I put $n\ge 2$ balls of various sizes into an urn. I draw two balls (without replacement) from the urn. With each draw, I draw any given ball with probability proportional to its size.

Can you show that the expected size of the first ball is at least the expected size of the second ball?

The expectations are easy to calculate. For $i\in[n]$, let $s_i>0$ be the size of ball $i$. Let $S=\sum_{i=1}^n s_i$ be the sum of the sizes. Then

  1. The expected size of the first ball is $~~~~~~~~~\displaystyle\sum_{i=1}^n \frac{s_i^2}{S}.~~~~~~~~~~~~~~~~~~~~~~~~~~~~~~~(i)$

  2. The expected size of the second ball is $~~~\displaystyle\sum_{i=1}^n \frac{s_i}{S} \Big(\sum_{j\ne i} \frac{s_j^2}{S-s_i}\Big).~~~~~~~(ii)$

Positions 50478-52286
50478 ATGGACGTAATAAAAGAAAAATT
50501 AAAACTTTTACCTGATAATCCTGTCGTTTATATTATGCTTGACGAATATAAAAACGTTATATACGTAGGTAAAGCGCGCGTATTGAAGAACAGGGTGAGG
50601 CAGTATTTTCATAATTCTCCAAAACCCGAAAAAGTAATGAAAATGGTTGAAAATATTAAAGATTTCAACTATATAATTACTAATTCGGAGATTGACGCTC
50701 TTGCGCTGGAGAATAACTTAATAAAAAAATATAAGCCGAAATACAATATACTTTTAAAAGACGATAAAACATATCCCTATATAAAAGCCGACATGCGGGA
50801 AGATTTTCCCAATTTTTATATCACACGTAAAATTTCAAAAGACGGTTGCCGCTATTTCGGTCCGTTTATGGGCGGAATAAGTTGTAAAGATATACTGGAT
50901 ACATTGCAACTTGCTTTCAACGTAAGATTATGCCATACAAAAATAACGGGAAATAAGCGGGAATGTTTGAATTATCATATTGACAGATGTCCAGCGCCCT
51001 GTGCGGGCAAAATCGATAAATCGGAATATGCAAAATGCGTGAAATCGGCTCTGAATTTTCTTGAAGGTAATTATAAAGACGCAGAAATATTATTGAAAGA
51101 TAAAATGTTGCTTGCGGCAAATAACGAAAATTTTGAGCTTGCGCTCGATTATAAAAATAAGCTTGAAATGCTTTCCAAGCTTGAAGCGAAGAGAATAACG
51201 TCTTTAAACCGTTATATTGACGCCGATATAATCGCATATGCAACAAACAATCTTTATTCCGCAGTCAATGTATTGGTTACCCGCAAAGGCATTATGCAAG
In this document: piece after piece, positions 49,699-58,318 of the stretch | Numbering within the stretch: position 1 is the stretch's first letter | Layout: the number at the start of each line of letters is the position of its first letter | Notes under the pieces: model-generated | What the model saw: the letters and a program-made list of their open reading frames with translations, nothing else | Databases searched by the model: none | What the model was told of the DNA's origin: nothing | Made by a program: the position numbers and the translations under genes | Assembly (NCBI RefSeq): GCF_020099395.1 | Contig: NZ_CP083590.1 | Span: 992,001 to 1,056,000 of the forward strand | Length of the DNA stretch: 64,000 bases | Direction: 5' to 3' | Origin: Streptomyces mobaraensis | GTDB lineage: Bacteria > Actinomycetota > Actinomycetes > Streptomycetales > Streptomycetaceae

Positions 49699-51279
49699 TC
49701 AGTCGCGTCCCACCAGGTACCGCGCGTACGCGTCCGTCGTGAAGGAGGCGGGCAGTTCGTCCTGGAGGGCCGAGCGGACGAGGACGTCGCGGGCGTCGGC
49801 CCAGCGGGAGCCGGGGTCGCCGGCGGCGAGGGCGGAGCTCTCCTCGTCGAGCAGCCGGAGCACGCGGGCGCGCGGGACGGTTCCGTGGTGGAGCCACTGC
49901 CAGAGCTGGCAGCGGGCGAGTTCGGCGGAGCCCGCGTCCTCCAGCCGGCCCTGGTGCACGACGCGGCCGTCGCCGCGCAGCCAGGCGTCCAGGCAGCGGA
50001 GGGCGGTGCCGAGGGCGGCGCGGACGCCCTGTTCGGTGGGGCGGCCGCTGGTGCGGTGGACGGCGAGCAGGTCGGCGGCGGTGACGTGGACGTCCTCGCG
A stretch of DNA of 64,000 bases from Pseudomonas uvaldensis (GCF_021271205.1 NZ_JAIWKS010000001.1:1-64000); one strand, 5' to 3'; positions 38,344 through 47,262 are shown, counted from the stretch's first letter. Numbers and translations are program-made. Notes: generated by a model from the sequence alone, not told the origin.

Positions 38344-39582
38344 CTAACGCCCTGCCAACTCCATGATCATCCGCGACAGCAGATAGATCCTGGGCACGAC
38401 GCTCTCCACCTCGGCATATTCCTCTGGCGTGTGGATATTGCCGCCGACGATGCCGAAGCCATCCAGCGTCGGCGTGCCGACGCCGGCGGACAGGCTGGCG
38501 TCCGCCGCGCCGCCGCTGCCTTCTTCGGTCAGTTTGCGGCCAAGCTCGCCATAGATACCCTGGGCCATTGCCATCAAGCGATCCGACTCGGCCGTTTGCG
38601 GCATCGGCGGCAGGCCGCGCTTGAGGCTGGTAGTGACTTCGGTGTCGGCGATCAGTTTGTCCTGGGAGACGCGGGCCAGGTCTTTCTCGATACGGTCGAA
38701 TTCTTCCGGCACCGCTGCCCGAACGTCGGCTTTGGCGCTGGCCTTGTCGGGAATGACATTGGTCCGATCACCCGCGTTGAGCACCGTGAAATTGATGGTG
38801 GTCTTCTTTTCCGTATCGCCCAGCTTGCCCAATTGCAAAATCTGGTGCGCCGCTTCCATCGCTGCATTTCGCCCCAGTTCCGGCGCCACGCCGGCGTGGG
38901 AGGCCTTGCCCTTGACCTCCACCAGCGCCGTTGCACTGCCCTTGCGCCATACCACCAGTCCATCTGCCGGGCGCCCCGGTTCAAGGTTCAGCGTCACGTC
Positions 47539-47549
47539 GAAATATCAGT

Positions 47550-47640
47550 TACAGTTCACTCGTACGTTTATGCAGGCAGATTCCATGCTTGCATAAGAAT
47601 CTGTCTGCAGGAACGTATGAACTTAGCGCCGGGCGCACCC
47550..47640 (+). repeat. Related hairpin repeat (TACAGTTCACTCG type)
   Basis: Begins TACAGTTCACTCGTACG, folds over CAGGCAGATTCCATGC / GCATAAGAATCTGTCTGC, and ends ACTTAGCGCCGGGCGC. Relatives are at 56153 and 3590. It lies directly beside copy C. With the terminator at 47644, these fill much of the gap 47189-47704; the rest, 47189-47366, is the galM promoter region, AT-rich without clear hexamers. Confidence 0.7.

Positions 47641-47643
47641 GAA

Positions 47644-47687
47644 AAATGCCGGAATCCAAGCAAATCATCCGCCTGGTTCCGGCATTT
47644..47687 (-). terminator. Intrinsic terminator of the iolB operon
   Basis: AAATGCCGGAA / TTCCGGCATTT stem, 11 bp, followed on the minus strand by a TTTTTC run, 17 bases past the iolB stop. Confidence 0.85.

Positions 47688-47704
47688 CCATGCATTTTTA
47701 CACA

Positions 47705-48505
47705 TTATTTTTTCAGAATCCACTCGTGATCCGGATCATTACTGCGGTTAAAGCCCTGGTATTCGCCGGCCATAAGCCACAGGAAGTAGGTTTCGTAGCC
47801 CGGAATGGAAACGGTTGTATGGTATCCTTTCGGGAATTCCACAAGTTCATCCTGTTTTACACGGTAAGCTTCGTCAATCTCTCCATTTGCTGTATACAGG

You need to show (i) is at least as large as (ii). For $n=2$ it is easy to show.

Of course the inequality is tight if all balls are the same size.

For the case $n=3$, the inequality is equivalent to, for $a,b,c\ge 0$, $$a\frac{b^2+c^2}{b+c} + b\frac{a^2+c^2}{a+c} + c\frac{a^2+b^2}{a+b} \le a^2 + b^2 + c^2.$$



Answering my own question, for the record...

Let random variables $x_1$ and $x_2$ be the sizes of the first and second balls drawn, respectively. Let $F$ be the set containing the indices of the first two balls drawn. We want to show that $E[x_1 - x_2] \ge 0$.

To show it, it suffices to show that $E[x_1 - x_2~|~ F=\{i,j\}] \ge 0$ for any two balls $i$ and $j$.

By calculation, $E[x_1 - x_2 ~|~ F=\{i,j\}] \ge 0$ is equivalent to $$\frac{s_i}{S} \frac{s_j}{S-s_i}(s_i - s_j) ~+~\frac{s_j}{S} \frac{s_i}{S-s_j}(s_j - s_i) ~\ge~ 0.$$

(Recall $S$ is the sum of the sizes, so $s_i/S$ is the probability that $i$ is drawn first.)

Simplifying a bit, this reduces to the inequality $$- s_j(s_i-s_j) - s_i(s_j - s_i) ~\ge~ 0$$ which is equivalent to $$(s_i- s_j)(s_i-s_j) ~\ge~ 0,$$ which is true.


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